John Tunstall’s kin traveled from England to fathom death in Lincoln.
John Tunstall’s kin traveled from England to fathom death in Lincoln.

You could call the visit a “belated family reunion.”

Five members of a proper English family gathered in a New Mexico canyon in July 2010 on an oppressively hot day, quite unlike the 70-ish summer climate of the United Kingdom. The visitors were uncomfortable, but not just from the heat. They were here to see where one of their kinsmen was murdered in cold blood.

Englishman John Henry Tunstall came to New Mexico Territory in 1876, seeking his fortune. He ran his cattle ranch on the Rio Feliz, some 30 miles from Lincoln, and established his mercantile store and bank in town. But he ran afoul of the powers that be—Irishmen by the name of Murphy, Dolan and Riley, who controlled mercantile and banking interests in Lincoln County. They were not about to brook competition.

Things came to a head on February 18, 1878. Tunstall and four of his employees—including one “Kid” Antrim, later known as Billy the Kid—were about 10 miles southeast of Lincoln and heading toward town. A large posse sent by Sheriff William Brady, a Murphy-Dolan-Riley ally, approached them, supposedly to seize some horses. The four Tunstall men sought shelter in the rocks. Their boss met the lawmen head on. One member of the posse shot him in the chest, knocking him to the ground. Another posseman took Tunstall’s own gun and shot him in the back of the head, killing him.

He was just 24 at the time.

The killers claimed self-defense, that Tunstall had fired at them first. Nobody believed it, but nobody was convicted of the crime either. His murder did fuel the start of the Lincoln County War.

Tunstall’s body was buried, without a marker, in a lot just east of his store in Lincoln. Over time, the exact location of his grave has been lost.

But his family back in England never forgot John Henry and how he died.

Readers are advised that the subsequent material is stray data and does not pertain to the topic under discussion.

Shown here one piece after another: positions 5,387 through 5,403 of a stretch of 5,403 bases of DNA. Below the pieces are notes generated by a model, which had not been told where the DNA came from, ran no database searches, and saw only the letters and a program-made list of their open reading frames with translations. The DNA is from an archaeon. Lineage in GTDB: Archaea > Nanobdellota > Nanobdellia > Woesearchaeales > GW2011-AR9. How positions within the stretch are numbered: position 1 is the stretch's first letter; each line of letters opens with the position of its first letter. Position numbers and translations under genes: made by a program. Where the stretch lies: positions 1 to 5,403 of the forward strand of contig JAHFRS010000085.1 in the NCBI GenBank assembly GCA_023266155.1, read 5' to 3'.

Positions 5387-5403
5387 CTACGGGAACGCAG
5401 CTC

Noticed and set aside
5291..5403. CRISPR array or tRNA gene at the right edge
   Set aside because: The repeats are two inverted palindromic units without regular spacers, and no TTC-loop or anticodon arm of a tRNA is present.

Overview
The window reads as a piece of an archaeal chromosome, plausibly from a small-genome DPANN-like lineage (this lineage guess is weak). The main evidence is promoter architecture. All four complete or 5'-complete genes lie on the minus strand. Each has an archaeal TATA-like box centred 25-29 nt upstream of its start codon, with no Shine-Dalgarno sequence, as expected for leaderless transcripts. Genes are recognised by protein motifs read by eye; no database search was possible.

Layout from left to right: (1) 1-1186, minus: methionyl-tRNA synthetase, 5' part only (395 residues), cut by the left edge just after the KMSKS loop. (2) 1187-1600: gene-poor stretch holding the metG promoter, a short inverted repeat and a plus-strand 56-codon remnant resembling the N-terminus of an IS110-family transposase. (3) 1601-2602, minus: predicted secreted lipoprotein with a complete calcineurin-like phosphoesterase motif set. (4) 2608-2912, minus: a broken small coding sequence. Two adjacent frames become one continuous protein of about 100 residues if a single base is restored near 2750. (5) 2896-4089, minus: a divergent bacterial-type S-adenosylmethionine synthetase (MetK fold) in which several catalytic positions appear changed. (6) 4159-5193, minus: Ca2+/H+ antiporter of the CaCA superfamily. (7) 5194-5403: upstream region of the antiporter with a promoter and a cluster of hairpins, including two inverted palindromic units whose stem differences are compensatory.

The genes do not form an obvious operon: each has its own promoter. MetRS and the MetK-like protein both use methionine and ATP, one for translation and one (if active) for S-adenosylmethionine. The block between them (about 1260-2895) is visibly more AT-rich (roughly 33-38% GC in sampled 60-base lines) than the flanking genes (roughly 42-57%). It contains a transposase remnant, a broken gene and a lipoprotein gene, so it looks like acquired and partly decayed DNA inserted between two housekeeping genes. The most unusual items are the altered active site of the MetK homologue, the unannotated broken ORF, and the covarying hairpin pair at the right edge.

For more than 130 years, his descendants have honored their memories of him, keeping his letters and journals and documents.

On two occasions, Tunstalls have made the pilgrimage to New Mexico to see the locales where their ancestor lived and died.

For Hilary Tunstall-Behrens, the great-nephew of John Henry, this was his second trip to Lincoln; the first came in 1974. This time, he brought along his wife, two grown children and a nephew. At 82, he feels this might be his last visit, and he was determined to pass on this part of his family’s history to the younger generation.

The family took the grand tour, accompanied by Tunstall biographer and fellow Englishman Frederick Nolan, and True West Publisher Emeritus Robert G. McCubbin.

The group walked the streets of Lincoln. They visited the Tunstall store, which is virtually unchanged from 1878. They saw the approximate location of their ancestor’s grave. They drove to the location of Tunstall’s 3,200-acre spread, now known as the Flying H Ranch.

They also made their way to Tunstall Canyon, a remote spot in the mountains where the Englishman was shot down. Getting there is tough (a four-wheel drive is recommended), and once you’re in the canyon, the “death spot” is even tougher to find. You’ve got to locate a couple of tree stumps on which red arrows have been painted.

As the Tunstall group stood at the clearing where John Henry bit the dust,  Nolan shared aloud the story of the young Englishman. “Somber. Very moving. Emotional,” is how Hilary described the moment. Tears were shed. Even today—after reading all the books and talking with experts—the family can’t understand why John Henry was murdered. That type of crime just would not have happened in England.

The family noted a certain irony: John Henry came to New Mexico seeking fame and fortune; he did become well-known, because of his death.

Hilary left Lincoln County satisfied he had accomplished his goal. His children and nephew vowed to keep alive the memory of a long dead relative, and to bring their own children to this spot. Future visits won’t be comfortable, any more than this visit was for the family. But they’re determined to honor their family heritage and the brief life of John Henry Tunstall.

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